4. There won’t be a second referendum
Even many of those who supported a second referendum were rather ambivalent about it, seeing it as the lesser of two evils, but an evil nonetheless. It’s bad to be leaving the EU, but it would also have been very bad and perhaps– who can really say – worse to have endured a second referendum.
The only such referendum actually on offer was the Labour model, with the proposed choice of withdrawing from the EU on terms that absolutely nobody wanted, or remaining. It would, rightly, have been seen by Leavers as rigged and a betrayal, and it would indeed have torn the country apart. Voters acted entirely rationally in rejecting such a stupid idea.
If a fairer referendum, setting Johnson’s deal against Remain, had somehow been engineered in a hung Parliament, it would have extended the agony and probably would have been won by Leave anyway. Even if Remain had won, it’s hard to imagine that we would simply have put the whole ghastly business behind us and carried on in the EU as though nothing had happened. It would have been a running sore. That is one reason why “Get Brexit Done” was such an effective slogan.
Remainers have lost, but in reality perhaps we’ve just been put out of our misery.
5. Attacks on human rights law may never happen
There is that rather worrying section in the Conservative Manifesto:
“We will update the Human Rights Act and administrative law to ensure that there is a proper balance between the rights of individuals, our vital national security and effective government. We will ensure that judicial review is available to protect the rights of the individuals against an overbearing state, while ensuring that it is not abused to conduct politics by another means or to create needless delays.”
It all sounds a bit ominous, but it’s also far too vague to amount to a commitment to do anything very much. The one thing it is not is a commitment to repeal the Human Rights Act, although admittedly “updating” could cover virtually anything up to and including emasculation.
And what about the next sentence?
“In our first year we will set up a Constitution, Democracy & Rights commission that will examine these issues in depth, and come up with proposals to restore trust in our institutions and in how our democracy operates.”
Another name for this Commission might be “the Long Grass Commission.” The coalition government – yes I know it was in a much weaker position than Mr Johnson’s – set up a similar Commission to advise on the contents of a “British Bill of Rights.” It got bogged down and eventually completely stranded in the difficult process of agreeing exactly what should be in such a Bill.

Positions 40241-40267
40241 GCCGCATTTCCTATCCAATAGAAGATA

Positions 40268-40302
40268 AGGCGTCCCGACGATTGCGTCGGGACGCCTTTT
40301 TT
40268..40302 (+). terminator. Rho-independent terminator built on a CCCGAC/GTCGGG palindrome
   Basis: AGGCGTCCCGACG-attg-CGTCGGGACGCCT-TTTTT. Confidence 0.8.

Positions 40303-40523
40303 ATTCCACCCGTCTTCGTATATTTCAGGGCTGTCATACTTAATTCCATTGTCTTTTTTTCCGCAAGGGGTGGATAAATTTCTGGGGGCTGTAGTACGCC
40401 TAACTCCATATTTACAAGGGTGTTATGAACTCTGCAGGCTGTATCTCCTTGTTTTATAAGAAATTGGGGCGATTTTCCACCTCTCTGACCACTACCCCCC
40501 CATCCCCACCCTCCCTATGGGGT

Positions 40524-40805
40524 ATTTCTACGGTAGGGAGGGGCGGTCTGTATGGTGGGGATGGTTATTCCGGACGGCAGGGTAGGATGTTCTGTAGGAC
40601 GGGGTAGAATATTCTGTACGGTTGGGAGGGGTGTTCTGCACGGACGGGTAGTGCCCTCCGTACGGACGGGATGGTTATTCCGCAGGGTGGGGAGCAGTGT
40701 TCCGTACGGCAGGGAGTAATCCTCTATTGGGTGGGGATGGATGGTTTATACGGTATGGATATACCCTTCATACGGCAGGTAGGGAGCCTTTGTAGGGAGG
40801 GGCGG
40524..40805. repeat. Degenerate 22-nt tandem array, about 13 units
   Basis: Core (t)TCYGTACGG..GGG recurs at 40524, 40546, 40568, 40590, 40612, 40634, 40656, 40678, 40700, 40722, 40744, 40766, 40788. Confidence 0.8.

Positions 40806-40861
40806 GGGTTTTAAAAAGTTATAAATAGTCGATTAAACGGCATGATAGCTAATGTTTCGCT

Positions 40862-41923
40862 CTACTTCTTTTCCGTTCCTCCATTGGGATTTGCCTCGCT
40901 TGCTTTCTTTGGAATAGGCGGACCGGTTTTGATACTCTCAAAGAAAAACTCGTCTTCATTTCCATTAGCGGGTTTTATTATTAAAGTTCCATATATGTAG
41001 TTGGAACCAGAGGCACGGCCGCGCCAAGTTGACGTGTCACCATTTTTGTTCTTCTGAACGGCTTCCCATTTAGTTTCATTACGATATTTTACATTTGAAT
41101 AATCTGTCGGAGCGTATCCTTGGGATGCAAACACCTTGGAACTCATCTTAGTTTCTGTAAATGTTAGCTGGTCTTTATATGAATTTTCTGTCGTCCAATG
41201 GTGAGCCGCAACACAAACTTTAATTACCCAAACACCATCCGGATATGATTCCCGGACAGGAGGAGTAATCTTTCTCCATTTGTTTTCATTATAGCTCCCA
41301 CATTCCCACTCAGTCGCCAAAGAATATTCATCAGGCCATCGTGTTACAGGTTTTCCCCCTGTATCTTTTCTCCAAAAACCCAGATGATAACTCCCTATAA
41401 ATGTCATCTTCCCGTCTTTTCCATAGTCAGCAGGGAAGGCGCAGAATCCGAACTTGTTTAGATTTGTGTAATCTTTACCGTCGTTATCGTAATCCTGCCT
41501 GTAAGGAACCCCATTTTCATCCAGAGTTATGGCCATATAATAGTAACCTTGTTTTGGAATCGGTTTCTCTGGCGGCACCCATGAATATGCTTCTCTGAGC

One of the Commissioners then was Martin Howe QC – soon to become (what he remains) something of a legal eminence grise amongst Leavers – and he actually proposed additional human rights that should be included in a British Bill of Rights. For example, his proposal would have extended existing Article 6 rights (which deal with the right to a fair trial) to cover “non-criminal proceedings for the imposition of a penalty.” What a good idea.
Nor does the Manifesto contain any proposals to withdraw from the European Convention on Human Rights. Any attempt to do so would create plenty of problems, and it would throw petrol onto the smouldering problem of the union with both Scotland and Northern Ireland. We shall have to wait and see whether Mr Johnson has the appetite for such a conflagration. When the Cabinet Secretary enthusiastically congratulates him, Sir Humphrey-like, on his “courageous” policy, might he tremble and take the hint?
In any case, I doubt whether he wants to be known as the Prime Minister who broke up the Union, although of course there is a fairly high chance that that will in fact be his legacy. My hunch is that his own inclination might be to encourage the Commission to “examine these issues” in such great “depth” that no specific proposals ever actually surface, or that they do so only when there is no longer any time available to implement them.
We shall see. I can’t say I am very optimistic about the future but from now on, at least, there will be no-one to blame if everything does indeed go the shape of one of those mythical bendy bananas that Mr Johnson lied about all those years ago.